Oxfam GB’s Global Performance Framework is part of the organization’s effort to better understand and communicate its effectiveness, as well as enhance learning across the organization. Under this framework, a small number of completed or mature projects are selected each year for an evaluation of their impact, known as an ‘Effectiveness Review’.
During the 2018/19 financial year, one of the projects selected for an Effectiveness Review was ‘From Emergency Food Security to Durable Livelihoods: Building Resilience in the Occupied Palestinian Territories’. This project was carried out in the West Bank, in the Occupied Palestinian Territory, between November 2015 and January 2018 by Oxfam, together with two partners: the Land Research Centre (LRC) and the Palestinian Livestock Development Centre (PLDC).
The Bedouin people, historically pastoral and nomadic, lived in the Negev area at the creation of the state of Israel. The Jahalin Bedouin has since been displaced to the West Bank, around the illegal Israeli settlement of Ma’ale Adumim, and the Jordan Valley, and since 1967 has lived under the Israeli occupation. Following the Oslo II Agreement in 1995, the West Bank was divided into three different areas, A, B and C. The government of Israel maintains full military and civil control over Area C. In Area C, and close to East Jerusalem, the E1 area is home to Bedouin communities who are under threat of displacement because of Israeli plans for construction in the area. Bedouin communities in Area C, and in E1 in particular, have been under attack and threat of displacement for years. One way the threat materializes is through the continued issuance of evacuation, stop-work or demolition orders against specific constructions or areas, such as rangelands, issued by the Israel Defence Force and Israel Civil Administration (ICA), some of which leads to actual demolition and displacement (see OCHA (2016)).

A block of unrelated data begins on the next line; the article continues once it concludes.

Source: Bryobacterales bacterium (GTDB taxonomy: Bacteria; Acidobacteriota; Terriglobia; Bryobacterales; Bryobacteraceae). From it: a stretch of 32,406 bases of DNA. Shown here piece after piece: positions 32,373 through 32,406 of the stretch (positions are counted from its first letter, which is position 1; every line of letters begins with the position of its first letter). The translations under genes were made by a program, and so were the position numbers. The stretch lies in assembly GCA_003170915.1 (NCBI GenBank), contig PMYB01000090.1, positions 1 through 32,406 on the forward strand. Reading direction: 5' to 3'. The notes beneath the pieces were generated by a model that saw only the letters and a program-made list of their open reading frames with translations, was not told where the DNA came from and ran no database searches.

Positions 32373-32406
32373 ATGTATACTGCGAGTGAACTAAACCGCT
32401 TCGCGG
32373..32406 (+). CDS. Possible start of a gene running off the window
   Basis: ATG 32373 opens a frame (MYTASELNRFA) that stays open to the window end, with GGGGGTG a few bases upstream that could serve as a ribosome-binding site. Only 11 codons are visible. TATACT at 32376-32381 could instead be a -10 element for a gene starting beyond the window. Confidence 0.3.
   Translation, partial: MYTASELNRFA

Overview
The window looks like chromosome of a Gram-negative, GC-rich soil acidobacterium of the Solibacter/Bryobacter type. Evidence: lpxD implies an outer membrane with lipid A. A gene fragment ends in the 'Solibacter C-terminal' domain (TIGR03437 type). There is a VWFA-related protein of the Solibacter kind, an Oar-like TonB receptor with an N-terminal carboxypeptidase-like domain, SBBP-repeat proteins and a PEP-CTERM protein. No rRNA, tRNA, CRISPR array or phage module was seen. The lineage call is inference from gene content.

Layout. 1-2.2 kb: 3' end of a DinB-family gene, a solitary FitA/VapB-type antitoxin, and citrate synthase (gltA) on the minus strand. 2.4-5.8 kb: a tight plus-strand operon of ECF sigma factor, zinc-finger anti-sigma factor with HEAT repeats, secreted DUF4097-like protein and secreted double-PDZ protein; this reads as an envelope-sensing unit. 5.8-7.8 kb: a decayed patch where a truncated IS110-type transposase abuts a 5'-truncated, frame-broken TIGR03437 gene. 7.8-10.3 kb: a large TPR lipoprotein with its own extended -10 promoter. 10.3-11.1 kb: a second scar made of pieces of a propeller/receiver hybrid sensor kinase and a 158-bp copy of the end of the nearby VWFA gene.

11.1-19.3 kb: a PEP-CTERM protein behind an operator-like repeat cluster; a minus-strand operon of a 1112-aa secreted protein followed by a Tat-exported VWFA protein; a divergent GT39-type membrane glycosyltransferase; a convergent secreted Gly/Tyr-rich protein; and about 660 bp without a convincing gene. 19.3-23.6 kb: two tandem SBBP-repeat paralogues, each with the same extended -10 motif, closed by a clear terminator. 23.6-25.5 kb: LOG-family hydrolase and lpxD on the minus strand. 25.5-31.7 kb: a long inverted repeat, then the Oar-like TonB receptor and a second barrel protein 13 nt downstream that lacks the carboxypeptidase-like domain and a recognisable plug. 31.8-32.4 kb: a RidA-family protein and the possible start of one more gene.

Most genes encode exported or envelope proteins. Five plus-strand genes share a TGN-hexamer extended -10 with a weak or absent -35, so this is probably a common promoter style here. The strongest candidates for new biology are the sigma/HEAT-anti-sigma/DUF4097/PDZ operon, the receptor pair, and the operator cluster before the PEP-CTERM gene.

This project was funded by the Belgian Cooperation, through Oxfam Italy. Acknowledging that Bedouin communities are facing an enduring and structural emergency that gradually deteriorates their livelihoods, the project aimed to manage the humanitarian emergency in these communities and build different protection mechanisms as a way to build resilience. In particular, the focus was placed on improving access to veterinary services, creating, or supporting the strengthening of, legal protection (sub-)committees, and rehabilitating protected rangeland. This last component was particularly challenging because of an eviction order having been issued by the ICA against some of the rehabilitated protected rangelands (287 dunums). The combination of these components is the focus of this review. A fourth component consisted of engaging key international stakeholders in challenging Israeli policies that are in violation of international humanitarian law. This joint effort around specific cases will fall outside the scope of this review.